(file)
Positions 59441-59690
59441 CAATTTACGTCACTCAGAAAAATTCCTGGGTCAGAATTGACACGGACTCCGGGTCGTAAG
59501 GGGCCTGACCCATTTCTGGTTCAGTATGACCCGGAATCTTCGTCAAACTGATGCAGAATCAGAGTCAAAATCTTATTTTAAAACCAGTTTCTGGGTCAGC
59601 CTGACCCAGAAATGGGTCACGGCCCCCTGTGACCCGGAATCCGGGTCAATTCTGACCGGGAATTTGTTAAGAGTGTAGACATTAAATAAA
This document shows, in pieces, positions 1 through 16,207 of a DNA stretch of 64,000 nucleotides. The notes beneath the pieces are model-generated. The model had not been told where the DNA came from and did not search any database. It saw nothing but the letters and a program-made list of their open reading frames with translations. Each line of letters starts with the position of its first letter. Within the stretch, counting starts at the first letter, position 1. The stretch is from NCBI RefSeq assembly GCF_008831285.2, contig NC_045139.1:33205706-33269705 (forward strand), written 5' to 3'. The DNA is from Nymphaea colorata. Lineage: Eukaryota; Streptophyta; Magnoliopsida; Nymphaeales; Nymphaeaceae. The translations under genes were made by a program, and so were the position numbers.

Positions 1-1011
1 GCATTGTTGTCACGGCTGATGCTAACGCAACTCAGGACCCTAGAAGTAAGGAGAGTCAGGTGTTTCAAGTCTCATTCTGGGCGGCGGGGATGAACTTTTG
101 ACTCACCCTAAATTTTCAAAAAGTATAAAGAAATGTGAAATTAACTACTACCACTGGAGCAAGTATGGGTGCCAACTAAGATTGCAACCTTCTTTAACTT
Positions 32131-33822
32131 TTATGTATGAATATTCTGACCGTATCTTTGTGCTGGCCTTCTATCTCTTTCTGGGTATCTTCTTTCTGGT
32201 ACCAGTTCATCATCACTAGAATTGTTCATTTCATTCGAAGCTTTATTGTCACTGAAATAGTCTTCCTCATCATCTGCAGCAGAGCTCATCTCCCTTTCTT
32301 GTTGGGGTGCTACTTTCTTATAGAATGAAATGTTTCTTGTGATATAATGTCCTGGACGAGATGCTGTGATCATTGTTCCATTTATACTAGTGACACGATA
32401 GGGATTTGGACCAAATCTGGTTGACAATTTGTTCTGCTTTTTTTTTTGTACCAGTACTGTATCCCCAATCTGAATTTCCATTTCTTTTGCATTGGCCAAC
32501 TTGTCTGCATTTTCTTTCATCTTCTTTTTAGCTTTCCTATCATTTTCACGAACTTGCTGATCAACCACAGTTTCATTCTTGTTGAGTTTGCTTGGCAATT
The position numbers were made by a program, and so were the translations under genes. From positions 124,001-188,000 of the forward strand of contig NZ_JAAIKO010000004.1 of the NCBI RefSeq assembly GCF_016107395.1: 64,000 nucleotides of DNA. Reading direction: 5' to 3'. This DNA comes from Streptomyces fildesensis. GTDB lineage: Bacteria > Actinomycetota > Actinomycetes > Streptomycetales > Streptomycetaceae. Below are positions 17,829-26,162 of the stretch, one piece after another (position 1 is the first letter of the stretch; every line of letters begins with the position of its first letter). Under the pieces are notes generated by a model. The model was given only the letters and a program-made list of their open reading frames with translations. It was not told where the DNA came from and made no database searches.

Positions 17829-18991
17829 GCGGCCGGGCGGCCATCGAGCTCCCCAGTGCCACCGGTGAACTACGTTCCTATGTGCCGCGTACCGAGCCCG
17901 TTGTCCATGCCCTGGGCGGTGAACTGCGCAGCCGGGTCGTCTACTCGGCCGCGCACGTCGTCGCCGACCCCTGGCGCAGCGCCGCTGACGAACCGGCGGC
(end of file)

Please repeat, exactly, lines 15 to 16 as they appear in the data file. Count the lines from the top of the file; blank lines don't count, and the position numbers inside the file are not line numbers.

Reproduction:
The position numbers were made by a program, and so were the translations under genes. From positions 124,001-188,000 of the forward strand of contig NZ_JAAIKO010000004.1 of the NCBI RefSeq assembly GCF_016107395.1: 64,000 nucleotides of DNA. Reading direction: 5' to 3'. This DNA comes from Streptomyces fildesensis. GTDB lineage: Bacteria > Actinomycetota > Actinomycetes > Streptomycetales > Streptomycetaceae. Below are positions 17,829-26,162 of the stretch, one piece after another (position 1 is the first letter of the stretch; every line of letters begins with the position of its first letter). Under the pieces are notes generated by a model. The model was given only the letters and a program-made list of their open reading frames with translations. It was not told where the DNA came from and made no database searches.

Positions 17829-18991